“Another class of cases holds that, where a plaintiff makes specific allegations of negligence, he must rely for his recovery upon siich specific acts of negligence, and cannot recover for any other negligent a'cts; but he is not deprived of the benefit of the doctrine of res ipsa loquitur to establish his specific acts of negligence. * * * a '
“Still another class of cases holds that alleging specific acts of negligence does not preclude reliance upon the doctrine of res ipsa loquitur where general negligence is also alleged.”
The, annotator says of the strict rule (the second quoted) : “This rule, however, seems rather harsh. In a jurisdiction in which general allegations of negligence are sufficient, it would seem unfair to the plaintiff, in an otherwise proper case for the application of the maxim, simply because he has alleged a particular act of negligence, to deprive him of all right to rely upon the' doctrine and compel him to establish such negligence by direct proof, although the defendant would have been compelled to rebut that negligence, as well as all other negligence, had the plaintiff confined his pleadings to general allegations of negligence.”
A majority of the cases (more than half are from Missouri; others from the federal courts, Alabama, California, Illinois, Kansas, Montana, and Texas) have favored the strict rule. On the other hand, a majority of the courts favor the first or fourth' rule. See cases cited in the annotation mentioned from Arkansas, California, Connecticut, Hawaii, Michigan, *481New. Jersey, New York, North Carolina, ■ Ohio, Oklahoma, South Carolina, Tennessee, Utah, Vermont, Washington, Canada, United States, Illinois, Indiana, Iowa, Massachusetts, Minnesota, Texas, and Virginia.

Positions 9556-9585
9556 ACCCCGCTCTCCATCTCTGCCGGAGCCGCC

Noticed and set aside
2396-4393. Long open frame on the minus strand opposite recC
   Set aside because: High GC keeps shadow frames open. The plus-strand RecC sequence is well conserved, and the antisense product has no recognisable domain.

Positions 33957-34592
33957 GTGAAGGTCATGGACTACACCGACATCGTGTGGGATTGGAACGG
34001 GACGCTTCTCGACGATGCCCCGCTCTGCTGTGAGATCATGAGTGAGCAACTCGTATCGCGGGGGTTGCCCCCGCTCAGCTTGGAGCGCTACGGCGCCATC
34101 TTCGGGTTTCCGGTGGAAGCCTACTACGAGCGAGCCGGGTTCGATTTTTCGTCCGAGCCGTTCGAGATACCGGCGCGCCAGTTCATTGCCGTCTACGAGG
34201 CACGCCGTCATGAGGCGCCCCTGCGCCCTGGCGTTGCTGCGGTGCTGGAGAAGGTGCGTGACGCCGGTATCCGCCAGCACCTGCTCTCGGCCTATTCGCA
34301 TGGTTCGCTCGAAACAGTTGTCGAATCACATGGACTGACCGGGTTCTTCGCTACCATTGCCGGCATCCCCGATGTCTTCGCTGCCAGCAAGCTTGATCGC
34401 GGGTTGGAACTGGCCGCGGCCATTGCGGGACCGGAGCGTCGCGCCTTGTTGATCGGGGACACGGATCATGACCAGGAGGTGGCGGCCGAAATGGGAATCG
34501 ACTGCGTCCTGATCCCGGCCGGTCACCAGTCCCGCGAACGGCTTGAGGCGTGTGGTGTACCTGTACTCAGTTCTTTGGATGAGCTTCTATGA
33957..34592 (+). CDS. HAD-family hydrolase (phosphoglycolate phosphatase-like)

Some of the cases hold that the rule does not apply unless the specific ' and general charges of negligence are alleged in separate counts. Rauch v. Des Moines Electric Co., 206 Iowa 309, 218 N.W. 340; Burdette v. Chicago Auditorium Ass’n, 166 Ill.App. 186; McDonough v. Boston Elevated R. Co., 208 Mass. 436, 94 N.E. 809.
There is no requirement in this jurisdiction, that separate counts he used in pleading a single cause of action. If there was more than one act of negligence that was the proximate cause of the death of the child, all could have been proven under the general charge. “There is no provision of the code requiring a plaintiff to state in separate counts the several distinct matters upon which he relies to support a single cause of action. Consequently, in an action for personal injuries, common-law and statutory negligence may be stated in the same count, so long as the acts upon which plaintiff relies produced the one injury and the one damage constituting the subject matter of the action. * * *” 1 Bancroft’s Code Pleading, § 116.